As a result of Robert’s efforts, there were 500 Methodists in Maryland, compared to 180 in both New York and Philadelphia, 200 in New Jersey, and 100 in Virginia. There was just one problem—Robert baptized babies and served communion. According to John Wesley, only ordained ministers in the Church of England should do such things. Methodist preachers were only allowed to preach. Yet the situation in Maryland was not a simple matter. There the Church of England was not the official church. In fact, there were few Anglican churches in the colony. This created a problem for the newly converted Methodists. Where were they supposed to go to get baptized or take communion? Frank did not have an answer, but he could not imagine allowing Robert to carry on doing what he was doing. His actions would alter the way Methodist preachers operated. In the end, Frank and Robert came to a compromise. Frank would write to John for a ruling on the matter. In the meantime, Robert could keep on giving communion and taking on the other roles of an ordained minister.

The answer to Frank’s query arrived from John in a form neither Frank nor Robert expected. In Philadelphia in late April 1773, four Methodist men, along with returning Captain Thomas Webb, stepped off a ship just arrived from England: Thomas Rankin, a stern, thirty-five-year-old Scotsman; George Shadford, a thirty-four-year-old athletic Englishman and a trusted friend of Frank’s; and two other Englishmen, Joseph Yearbry and Abraham Whitworth.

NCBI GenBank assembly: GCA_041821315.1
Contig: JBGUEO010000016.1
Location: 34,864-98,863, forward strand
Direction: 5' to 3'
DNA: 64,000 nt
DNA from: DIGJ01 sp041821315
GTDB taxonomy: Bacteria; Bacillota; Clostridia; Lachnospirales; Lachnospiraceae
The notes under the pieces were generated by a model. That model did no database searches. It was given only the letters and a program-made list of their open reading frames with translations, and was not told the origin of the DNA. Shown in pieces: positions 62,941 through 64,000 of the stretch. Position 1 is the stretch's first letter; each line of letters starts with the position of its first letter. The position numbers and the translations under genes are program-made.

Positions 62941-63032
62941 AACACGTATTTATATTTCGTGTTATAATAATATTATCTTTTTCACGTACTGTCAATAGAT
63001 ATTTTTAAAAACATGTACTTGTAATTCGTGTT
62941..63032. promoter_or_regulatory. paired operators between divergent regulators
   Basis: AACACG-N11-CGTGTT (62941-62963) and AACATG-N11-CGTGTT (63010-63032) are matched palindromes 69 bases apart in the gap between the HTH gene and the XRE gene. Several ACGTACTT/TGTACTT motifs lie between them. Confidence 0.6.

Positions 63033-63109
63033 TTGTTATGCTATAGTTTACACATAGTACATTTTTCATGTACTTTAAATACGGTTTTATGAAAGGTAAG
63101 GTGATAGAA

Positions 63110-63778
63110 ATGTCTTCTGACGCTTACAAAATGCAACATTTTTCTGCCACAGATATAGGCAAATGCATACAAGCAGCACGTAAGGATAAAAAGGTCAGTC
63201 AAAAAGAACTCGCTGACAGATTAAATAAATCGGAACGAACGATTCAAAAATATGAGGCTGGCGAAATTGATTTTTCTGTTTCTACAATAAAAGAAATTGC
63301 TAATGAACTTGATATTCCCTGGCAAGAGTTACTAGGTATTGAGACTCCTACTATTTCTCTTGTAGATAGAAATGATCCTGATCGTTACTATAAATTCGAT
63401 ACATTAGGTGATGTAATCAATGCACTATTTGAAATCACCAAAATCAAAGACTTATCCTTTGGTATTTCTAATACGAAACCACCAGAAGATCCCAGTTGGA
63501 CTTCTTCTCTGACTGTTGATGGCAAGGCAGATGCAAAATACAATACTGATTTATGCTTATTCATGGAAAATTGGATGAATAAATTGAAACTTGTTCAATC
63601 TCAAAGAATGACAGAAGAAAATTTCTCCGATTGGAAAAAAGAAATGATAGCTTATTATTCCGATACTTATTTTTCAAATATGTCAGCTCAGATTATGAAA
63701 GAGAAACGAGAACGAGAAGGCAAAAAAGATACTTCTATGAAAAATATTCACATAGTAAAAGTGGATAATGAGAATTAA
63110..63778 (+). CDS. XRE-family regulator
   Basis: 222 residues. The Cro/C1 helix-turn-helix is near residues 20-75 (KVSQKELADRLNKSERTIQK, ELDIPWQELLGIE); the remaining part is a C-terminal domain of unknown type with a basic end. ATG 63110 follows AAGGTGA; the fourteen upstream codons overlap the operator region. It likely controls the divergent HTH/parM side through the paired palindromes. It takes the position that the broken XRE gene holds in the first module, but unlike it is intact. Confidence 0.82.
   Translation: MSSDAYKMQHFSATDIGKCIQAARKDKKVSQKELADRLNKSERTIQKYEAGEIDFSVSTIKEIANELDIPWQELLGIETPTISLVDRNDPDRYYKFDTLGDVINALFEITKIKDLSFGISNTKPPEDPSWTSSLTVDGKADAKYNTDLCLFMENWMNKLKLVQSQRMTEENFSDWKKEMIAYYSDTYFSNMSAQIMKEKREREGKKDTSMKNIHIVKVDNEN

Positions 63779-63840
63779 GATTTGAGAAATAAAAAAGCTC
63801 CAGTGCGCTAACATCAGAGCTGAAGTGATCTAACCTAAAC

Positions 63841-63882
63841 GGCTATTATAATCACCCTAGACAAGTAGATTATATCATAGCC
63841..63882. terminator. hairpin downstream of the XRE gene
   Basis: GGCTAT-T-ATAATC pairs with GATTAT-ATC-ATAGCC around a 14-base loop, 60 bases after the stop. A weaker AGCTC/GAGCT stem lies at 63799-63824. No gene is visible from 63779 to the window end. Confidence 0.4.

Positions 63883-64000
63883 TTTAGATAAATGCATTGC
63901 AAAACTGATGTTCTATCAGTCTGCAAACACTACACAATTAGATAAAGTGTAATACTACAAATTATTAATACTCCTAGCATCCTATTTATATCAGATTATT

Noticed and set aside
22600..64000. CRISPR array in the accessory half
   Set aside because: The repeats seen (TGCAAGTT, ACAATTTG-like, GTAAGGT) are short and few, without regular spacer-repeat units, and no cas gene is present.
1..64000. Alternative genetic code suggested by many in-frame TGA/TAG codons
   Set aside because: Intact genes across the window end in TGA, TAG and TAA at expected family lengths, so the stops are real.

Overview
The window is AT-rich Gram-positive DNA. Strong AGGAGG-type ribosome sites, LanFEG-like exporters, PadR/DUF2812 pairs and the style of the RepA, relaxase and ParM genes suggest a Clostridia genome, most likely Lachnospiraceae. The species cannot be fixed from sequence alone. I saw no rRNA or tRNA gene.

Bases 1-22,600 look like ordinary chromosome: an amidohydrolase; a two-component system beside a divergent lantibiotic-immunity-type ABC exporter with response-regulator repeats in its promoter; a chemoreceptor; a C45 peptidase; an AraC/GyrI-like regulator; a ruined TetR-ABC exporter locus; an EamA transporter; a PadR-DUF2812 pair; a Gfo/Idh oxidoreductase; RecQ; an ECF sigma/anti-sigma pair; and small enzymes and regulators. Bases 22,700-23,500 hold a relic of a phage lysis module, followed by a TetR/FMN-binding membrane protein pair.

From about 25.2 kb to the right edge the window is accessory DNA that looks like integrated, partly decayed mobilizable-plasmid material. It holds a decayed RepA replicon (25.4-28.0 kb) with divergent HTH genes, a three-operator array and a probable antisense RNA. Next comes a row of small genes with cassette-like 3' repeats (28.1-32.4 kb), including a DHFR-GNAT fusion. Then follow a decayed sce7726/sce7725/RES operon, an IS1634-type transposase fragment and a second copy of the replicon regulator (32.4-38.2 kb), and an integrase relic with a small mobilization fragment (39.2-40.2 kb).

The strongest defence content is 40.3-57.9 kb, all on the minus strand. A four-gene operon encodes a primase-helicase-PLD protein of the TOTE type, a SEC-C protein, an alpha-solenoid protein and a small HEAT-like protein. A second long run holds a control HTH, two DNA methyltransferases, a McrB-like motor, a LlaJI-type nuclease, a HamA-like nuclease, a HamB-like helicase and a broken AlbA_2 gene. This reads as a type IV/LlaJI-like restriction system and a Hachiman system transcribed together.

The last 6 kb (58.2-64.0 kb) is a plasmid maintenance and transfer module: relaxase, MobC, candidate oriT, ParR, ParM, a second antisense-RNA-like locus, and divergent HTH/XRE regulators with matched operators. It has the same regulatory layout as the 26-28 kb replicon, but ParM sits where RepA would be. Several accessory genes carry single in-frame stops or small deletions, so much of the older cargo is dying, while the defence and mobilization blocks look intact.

When the men finally met Frank, Thomas handed him a letter from John Wesley in which John introduced Thomas as his new representative in the American colonies. In one fell swoop, Francis Asbury was swept aside and Captain Webb was appointed over him. Frank was glad to be free of all the administrative responsibilities, but he shuddered to think of the American Methodist movement in the hands of someone who knew nothing about the looming trouble in the colonies.

Chapter 7
A Deepening Crisis